3) No, I don't feel that I would have understood anything if I didn't know what it was. Everything we do is weight by expectations in one way or another, and once we get deep into the weeds of any one topic, we are going to depend on figuring out what set of ideas and weights to assign our experiences. There is a reason why the most dangerous swordsperson to the best, is not the second-best, but the buttonmashing novice. Even when we make mistakes on what something is, or how we feel that we evaluated somethign before, it's an opportunity to use the erroneous perspective as a fresh angle into what we're doing.

4) I did a thermos with my own '07 Puzhen. Gotta say it's something of a different blend--has always had mushroom, but it isn't sour. Also, it's always has had something of an almond (walnut) sweetness, and rather little of the plummy-barnyard that the '08 has. It does do the super red fruitiness late in gongfu if not precisely watermelon candy like the '08. The taste is thinner as well. Thinner viscosity, with roughly the same mouthfeel, maybe a bit more astringent. Stronger than the already very strong qi of the '08. As with the XZH Youle thermos, the qi combines with powerful throatfeel to create rather transcendent moment, like a gong made out of thickened time, struck and rendering the outlines of my body fuzzy with probablistic clouds. But man, like the uttermost definition of taoist yun. I find it weird that throatfeel, specifically, combined with strong qi is such a profound combo.

5) The '08 Puzhen is a seriously good tea in it own right, and people really, really should take the opportunity to grab XZH '07 northern teas from Facebook. You could get the '08 Puzhen 250g cake for total less than $90, shipping included. That is wildly below its true worth, judging by what new teas costs today. Even if you have a tight budget and you think that a $40 400g cake is the most you can do, seriously consider saving up for something like that Puzhen for self-treat!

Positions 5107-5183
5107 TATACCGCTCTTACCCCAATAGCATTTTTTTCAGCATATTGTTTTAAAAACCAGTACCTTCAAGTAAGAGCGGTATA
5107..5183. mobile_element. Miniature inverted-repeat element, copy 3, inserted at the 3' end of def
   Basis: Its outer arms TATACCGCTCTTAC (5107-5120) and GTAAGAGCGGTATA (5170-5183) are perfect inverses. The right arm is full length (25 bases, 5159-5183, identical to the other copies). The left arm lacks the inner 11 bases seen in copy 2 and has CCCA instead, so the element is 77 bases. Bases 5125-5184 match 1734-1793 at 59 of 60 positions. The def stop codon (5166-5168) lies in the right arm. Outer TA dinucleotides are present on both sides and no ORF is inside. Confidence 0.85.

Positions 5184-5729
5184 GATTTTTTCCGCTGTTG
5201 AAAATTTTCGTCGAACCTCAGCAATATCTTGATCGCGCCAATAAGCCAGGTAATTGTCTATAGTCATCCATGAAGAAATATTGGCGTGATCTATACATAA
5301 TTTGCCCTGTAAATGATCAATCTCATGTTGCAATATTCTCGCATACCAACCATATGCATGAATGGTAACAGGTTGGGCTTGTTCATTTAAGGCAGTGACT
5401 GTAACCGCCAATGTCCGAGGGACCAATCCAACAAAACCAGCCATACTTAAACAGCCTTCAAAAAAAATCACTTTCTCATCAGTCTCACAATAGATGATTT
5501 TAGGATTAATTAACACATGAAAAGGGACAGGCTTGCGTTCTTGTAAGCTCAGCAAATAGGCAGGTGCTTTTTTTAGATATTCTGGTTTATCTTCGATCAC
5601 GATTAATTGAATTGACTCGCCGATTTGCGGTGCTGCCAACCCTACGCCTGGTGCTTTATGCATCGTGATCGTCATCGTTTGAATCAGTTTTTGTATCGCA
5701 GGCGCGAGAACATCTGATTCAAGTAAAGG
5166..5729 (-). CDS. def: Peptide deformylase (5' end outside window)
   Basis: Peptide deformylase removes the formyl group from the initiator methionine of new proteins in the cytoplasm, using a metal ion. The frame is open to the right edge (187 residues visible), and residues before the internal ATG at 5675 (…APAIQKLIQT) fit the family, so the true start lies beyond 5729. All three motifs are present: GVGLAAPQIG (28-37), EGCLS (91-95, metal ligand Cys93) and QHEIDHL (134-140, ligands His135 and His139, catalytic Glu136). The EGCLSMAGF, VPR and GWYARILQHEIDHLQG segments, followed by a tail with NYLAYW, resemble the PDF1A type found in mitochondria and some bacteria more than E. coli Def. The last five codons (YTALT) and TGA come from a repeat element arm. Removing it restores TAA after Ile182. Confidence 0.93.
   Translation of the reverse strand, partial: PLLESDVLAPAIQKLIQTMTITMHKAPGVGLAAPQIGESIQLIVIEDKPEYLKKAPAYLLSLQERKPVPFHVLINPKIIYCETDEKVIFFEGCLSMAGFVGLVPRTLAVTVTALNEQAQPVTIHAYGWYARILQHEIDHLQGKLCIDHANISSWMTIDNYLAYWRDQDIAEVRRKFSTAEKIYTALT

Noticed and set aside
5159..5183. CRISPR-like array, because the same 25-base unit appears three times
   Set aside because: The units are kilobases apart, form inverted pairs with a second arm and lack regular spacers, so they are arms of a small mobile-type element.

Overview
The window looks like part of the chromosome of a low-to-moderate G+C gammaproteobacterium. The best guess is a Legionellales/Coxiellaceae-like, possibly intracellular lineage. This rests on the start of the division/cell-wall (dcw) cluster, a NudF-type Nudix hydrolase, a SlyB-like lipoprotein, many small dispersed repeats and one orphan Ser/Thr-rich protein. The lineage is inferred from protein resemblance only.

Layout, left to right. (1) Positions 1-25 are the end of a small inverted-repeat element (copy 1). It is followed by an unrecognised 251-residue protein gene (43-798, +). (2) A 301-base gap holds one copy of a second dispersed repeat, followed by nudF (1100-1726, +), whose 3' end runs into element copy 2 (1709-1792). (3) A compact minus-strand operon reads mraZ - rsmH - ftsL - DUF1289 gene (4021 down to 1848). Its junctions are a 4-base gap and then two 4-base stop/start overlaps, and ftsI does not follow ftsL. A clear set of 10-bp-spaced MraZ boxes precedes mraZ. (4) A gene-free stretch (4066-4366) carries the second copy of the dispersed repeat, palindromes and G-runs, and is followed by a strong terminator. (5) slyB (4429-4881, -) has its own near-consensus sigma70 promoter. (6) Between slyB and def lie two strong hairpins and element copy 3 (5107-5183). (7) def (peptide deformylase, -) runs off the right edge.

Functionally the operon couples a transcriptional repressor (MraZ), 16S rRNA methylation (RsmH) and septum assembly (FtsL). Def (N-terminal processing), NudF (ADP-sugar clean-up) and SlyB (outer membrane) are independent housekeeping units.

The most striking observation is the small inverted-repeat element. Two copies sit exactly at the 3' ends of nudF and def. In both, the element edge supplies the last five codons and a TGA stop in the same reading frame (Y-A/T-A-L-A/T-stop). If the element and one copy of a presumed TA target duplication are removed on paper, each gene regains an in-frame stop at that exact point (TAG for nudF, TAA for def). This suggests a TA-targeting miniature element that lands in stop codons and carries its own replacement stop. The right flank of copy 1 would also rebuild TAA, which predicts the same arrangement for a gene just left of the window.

First tea of the weekend was the 2006 XZH blend that includes LBZ, Yiwu, and GuangBienLaoZhai. This was a very stemmy, mellow blend, so I think it's mostly fall material. It's sort of 8582-ish, but longer frequency than a Dayi version, which is more tight, narrow, and stronger concentrated flavor. A great daily drinker sort of tea.

Aroma is pretty consistently wood, mushroom, root herb, with a choco edge. There are fleshy florals on occasion as well as a bit of nannuo carrottiness. The taste is broadly the same as the aroma. There is often a sweet sense. The choco edge in both faded as the session got deeper past, say, the fifth or sixth brew, and becomes more predominantly root-herbal as part of a thinner overall taste. The tea needs a firm hand in later brewing times. Viscosity is thick, with something of an oily/pudding mouthfeel, very nice. The viscosity also sort of thins past mid-session. Not very much aftertastes. Maybe a tiny bit of very fast yiwu-huigan. Generally a little bit of mouthcoat. The qi was moderate to strong and was nice.

Again, this is really more something meant to be a very nice disposable tea. In this sense, it's better than the '06 fall XZH Lao Man'e because the aroma and taste are more sweet and agreeable, and worse than the Lao Man'e because there isn't much going on and it has less aftertaste game. I sort of think that the lbz component is relatively small and weak, and most of the tea is mushroomy GBLZ and root-herbal classical Yiwu area.

Second tea Sat was some '06 Taipei commemorative shu, it was quite enjoyable.

Yesterday's primary tea was the 2011 XZH Fengqing black tea, gongfu style in pot. This is much better this way rather than western brew. Broadly the tea is much like W2T's A&P black tea from 2016, but with more of a fruity-plummy aspect and a nice papery-wood frame. Not super thick like wccctv or anything, but nice, but does have nice qi. I quite enjoyed the session even though it was not dynamic or particularly complex, as most yunnan sheng-blacks are like.